Cargo Handling to Loving Inbred-Rice Production : The Nathanael Fabila Success Story

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As soon as the rooster crows or even before the sun rises, Nathanael A. Fabila, a notable rice farmer of Kidapawan City, got up early as he usually do on a daily basis since 2003 when he seriously involved himself in rice farming. He cannot afford to be late for his palay plants located in Brgy. Inas, M’lang, Cotabato, a 30-minute ride from where he resides, needs constant monitoring. Harvesting is forthcoming in few days. Besides that, he is expecting visitors from the Agricultural Training Institute (ATI)-XII for an interview and documentation of his 2-hectare rice farm.

During the interview, Nathanael or Nathan as he was fondly called by many, revealed that “Rice farming is not the kind of work I imagined while still in grade school”, although this has been one of the major concerns of his parents ever since and where he was also involved on a part-time basis because he was busy studying from elementary until college. While still a kid, he used to assist his father, Mr. Orlando Fabila, a notable teacher turned into a rice farmer in the rice-growing municipality of M’lang, in many of his activities in the farm. Later, he also assisted him in their 5-hectare rubber farm in Kidapawan City. That is the kind of work he grew up with.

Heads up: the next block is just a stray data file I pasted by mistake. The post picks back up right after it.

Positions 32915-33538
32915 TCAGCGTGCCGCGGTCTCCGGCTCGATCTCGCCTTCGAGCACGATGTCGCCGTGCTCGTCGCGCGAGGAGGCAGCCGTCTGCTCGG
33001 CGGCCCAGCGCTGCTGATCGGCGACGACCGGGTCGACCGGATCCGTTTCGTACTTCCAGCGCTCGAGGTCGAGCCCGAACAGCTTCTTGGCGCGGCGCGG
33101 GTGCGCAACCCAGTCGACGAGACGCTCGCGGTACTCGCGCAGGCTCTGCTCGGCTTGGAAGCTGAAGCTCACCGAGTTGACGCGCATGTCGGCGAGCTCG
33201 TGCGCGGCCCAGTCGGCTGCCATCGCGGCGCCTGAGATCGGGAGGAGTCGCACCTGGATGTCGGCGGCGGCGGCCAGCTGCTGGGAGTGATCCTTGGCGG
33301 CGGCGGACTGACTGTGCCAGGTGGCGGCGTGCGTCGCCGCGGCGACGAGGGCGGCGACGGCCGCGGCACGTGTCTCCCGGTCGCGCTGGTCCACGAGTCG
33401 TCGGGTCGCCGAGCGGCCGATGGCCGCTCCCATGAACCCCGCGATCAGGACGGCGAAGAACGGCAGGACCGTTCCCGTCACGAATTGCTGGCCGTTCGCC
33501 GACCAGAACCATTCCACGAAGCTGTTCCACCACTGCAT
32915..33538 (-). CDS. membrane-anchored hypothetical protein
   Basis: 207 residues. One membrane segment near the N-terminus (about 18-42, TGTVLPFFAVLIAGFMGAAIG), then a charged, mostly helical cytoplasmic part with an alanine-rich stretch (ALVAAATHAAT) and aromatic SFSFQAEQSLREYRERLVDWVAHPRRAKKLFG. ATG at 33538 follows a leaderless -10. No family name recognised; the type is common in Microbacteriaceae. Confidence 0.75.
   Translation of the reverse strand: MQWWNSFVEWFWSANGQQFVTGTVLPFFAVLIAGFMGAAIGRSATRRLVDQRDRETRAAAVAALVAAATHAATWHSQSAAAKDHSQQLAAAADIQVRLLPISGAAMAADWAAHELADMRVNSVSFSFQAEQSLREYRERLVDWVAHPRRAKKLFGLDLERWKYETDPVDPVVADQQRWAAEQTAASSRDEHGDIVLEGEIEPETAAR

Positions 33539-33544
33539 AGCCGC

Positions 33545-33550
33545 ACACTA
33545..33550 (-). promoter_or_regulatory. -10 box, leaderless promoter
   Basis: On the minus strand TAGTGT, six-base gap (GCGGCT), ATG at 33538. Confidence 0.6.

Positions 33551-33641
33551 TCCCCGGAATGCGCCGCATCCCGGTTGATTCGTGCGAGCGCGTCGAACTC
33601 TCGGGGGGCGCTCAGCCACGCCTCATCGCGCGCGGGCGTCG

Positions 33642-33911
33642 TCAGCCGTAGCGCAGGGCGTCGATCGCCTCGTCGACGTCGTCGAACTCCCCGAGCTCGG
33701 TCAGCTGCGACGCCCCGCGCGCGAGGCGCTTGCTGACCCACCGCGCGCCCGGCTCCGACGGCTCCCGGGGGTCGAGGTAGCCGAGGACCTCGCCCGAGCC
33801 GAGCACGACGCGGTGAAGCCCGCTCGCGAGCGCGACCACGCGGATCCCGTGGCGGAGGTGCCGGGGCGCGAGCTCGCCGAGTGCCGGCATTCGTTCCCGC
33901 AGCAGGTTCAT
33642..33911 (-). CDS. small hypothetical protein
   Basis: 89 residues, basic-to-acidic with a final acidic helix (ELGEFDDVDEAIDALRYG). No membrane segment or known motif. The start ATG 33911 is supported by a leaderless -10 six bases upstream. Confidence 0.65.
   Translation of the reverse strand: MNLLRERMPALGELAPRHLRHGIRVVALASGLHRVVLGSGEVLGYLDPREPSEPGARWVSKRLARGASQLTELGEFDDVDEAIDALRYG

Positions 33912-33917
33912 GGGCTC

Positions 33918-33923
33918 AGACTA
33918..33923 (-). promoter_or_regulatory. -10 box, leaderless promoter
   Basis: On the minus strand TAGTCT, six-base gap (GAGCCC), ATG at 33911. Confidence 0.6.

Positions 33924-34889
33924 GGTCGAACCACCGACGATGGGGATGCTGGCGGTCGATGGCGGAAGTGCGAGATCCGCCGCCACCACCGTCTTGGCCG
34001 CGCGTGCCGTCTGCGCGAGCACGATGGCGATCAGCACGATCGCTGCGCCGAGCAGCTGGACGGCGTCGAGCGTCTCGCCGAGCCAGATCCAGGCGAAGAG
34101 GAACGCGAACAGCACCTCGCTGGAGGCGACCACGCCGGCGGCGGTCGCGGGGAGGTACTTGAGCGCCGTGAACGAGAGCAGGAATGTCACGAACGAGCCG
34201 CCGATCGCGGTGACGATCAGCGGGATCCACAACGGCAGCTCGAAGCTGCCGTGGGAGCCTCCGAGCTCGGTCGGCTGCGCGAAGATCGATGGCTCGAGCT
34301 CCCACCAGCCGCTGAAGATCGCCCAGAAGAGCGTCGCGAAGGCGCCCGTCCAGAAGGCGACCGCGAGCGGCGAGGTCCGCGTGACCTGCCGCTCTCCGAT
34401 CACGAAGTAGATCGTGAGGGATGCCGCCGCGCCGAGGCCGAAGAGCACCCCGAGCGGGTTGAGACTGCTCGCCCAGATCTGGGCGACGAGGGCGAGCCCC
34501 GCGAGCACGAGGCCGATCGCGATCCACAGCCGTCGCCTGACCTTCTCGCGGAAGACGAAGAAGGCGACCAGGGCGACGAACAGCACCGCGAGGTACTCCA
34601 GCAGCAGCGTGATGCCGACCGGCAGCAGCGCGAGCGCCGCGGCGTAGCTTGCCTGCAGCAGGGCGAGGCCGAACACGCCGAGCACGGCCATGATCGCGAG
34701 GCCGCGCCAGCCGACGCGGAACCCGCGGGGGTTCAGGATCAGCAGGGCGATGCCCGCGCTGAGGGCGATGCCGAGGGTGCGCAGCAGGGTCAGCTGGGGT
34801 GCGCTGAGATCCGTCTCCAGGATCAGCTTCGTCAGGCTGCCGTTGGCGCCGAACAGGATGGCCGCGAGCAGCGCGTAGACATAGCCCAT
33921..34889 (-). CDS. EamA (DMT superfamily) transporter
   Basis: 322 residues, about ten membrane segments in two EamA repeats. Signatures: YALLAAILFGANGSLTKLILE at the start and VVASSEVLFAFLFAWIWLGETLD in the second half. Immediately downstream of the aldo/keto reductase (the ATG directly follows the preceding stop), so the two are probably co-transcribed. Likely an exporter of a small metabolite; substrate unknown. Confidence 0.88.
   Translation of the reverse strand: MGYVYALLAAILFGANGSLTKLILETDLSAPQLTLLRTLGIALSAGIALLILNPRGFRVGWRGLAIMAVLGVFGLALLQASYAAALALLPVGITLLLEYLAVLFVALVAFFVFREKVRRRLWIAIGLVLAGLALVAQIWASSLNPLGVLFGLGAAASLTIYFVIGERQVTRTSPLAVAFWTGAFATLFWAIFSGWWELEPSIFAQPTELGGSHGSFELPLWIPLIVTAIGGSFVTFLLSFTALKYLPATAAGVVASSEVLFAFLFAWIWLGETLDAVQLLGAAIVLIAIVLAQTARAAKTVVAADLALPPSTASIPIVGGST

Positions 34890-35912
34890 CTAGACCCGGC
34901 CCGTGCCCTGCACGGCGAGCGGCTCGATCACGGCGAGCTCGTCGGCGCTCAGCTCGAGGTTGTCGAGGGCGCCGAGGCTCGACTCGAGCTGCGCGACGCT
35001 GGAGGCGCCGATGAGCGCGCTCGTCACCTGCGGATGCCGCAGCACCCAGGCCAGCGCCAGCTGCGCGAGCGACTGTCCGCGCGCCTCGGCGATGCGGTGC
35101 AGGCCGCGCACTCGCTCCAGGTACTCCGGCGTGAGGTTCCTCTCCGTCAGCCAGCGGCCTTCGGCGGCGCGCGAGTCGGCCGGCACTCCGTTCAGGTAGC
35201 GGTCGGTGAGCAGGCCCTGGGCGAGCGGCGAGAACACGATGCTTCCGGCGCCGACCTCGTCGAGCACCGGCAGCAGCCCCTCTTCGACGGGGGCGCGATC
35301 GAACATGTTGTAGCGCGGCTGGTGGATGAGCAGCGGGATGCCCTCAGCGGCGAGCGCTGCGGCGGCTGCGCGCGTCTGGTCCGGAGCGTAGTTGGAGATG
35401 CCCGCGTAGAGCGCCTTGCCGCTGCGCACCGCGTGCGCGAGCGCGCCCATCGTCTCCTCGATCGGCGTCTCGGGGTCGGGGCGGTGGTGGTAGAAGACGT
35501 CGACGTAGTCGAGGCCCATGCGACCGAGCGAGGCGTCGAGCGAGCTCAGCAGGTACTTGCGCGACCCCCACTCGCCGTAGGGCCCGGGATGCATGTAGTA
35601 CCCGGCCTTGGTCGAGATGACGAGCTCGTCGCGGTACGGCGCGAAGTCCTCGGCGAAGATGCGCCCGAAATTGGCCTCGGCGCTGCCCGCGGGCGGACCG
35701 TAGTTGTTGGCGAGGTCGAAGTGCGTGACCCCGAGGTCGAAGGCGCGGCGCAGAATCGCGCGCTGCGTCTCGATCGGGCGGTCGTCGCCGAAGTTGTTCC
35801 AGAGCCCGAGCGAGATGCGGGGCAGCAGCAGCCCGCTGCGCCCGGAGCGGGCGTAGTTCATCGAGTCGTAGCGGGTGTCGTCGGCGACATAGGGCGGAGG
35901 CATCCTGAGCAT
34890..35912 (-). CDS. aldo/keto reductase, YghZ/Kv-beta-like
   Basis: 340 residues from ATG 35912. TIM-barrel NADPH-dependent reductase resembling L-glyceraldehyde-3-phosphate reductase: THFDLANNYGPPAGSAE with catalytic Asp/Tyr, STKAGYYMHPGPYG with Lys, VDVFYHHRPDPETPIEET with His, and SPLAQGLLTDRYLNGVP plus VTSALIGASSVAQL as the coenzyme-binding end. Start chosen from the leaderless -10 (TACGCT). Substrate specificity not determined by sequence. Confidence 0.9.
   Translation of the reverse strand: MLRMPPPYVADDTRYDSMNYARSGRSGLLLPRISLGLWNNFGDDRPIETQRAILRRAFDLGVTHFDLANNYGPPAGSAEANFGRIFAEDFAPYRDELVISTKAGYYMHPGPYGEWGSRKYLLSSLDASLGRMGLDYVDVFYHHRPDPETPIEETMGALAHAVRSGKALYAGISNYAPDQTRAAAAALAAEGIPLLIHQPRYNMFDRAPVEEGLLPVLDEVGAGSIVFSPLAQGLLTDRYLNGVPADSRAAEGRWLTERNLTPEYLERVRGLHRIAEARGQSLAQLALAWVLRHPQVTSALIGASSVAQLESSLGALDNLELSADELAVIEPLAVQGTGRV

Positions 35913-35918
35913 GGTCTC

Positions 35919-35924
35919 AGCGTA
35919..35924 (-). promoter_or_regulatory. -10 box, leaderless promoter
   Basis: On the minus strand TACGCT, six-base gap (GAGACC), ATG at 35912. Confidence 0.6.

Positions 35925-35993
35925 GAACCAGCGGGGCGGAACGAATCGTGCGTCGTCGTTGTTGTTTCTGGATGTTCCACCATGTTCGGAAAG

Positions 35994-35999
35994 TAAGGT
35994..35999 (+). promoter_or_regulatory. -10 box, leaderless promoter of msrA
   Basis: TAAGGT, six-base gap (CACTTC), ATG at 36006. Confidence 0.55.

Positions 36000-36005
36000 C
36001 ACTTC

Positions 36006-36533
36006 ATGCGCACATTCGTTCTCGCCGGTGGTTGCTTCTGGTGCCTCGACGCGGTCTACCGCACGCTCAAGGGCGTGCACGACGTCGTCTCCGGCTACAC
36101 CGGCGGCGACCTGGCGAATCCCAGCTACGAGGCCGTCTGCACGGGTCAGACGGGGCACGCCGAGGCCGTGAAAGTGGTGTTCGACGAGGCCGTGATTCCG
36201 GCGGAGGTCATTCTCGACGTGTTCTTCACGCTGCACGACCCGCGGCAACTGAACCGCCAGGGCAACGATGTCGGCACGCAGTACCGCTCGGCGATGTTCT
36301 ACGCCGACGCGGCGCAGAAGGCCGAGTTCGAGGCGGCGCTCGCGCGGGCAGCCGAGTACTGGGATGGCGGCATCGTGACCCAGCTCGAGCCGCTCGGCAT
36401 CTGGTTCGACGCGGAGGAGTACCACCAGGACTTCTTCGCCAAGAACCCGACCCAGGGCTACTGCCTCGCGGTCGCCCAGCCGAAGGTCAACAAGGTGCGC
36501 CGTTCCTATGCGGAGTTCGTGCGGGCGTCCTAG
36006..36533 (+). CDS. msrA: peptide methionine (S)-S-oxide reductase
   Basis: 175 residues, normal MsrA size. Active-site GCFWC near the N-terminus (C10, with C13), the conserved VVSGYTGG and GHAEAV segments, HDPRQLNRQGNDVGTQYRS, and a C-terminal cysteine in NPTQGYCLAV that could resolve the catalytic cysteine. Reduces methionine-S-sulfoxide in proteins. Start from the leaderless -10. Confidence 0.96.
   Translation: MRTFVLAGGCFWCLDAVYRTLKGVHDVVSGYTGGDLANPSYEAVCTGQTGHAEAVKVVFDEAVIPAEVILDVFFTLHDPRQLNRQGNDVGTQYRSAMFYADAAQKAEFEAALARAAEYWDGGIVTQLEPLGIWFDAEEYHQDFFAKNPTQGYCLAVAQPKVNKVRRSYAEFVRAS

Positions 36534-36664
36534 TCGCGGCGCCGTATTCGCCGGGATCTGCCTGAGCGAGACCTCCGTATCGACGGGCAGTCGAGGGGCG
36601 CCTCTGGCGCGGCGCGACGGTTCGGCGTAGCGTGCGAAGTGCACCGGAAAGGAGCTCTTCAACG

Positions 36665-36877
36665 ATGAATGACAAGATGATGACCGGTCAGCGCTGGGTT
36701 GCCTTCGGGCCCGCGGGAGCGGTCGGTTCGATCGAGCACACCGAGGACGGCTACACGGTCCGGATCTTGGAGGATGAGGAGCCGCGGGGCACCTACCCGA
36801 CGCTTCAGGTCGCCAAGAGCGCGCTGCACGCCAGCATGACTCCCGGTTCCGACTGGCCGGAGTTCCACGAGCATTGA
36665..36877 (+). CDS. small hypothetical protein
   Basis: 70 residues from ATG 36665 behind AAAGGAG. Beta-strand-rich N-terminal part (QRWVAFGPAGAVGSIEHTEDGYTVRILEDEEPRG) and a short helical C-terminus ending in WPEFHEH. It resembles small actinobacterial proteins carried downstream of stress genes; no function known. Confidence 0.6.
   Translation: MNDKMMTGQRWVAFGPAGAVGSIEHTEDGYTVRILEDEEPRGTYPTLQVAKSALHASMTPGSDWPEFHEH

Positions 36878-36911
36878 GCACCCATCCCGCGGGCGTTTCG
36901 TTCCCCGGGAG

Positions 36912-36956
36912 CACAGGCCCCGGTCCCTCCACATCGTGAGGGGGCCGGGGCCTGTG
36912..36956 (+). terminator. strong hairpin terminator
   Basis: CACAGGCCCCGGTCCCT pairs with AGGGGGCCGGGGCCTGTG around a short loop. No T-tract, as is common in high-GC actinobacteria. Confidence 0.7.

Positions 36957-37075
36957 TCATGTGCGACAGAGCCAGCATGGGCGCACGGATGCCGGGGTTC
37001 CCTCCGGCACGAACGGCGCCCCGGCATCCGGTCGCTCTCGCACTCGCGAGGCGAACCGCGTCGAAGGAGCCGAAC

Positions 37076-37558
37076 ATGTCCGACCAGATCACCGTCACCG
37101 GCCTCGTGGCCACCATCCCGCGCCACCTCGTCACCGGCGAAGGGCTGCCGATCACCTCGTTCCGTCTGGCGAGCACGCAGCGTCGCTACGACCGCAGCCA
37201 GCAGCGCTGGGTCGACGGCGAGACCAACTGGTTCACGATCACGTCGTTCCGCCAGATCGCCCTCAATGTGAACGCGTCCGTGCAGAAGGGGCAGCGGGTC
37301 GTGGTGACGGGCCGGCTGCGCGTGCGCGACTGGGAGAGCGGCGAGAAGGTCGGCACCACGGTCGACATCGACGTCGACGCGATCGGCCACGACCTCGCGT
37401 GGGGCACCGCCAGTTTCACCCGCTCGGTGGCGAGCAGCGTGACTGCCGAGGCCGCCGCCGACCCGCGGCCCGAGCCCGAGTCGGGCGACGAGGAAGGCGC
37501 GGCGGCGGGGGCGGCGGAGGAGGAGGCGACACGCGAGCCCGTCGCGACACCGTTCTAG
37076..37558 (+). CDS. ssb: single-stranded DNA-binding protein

Back then, any kind of agriculture courses was not appealing to him. He took Bachelor of Science in Commerce (Accounting) and finished it in no time. After graduating in college and made his way in one of the cargo handling services of the Lina Group of Companies for six years, his foot prints in the farm was never seen for the same period of time.

His passion for rice farming was awakened again in 2003 when he got back to seed production and fired further when he joined the SOCKSCKSARGEN Seed Industry Council in 2014, an organization composed solely of rice growers of Region XII. Prior to this, he had attended various rice training courses offered by the Department of Agriculture (DA), Bureau of Plant Industry (BPI), and the Agricultural Training Institute (ATI).

Nathan finally found his place in the society. He knew he can do something in the government’s call for realizing food security, availability, and affordability. His inbred rice produce had reached far and wide. Rice farmers, individually or as a group, visits his farm not only to buy seeds but to ask questions about rice farming. Nathan considers every encounter with his fellow farmers, particularly the walk-in clients, a chance to share what he knew about rice farming and the chance to clasp hands with them who seldom gets credit for feeding the growing population of the country.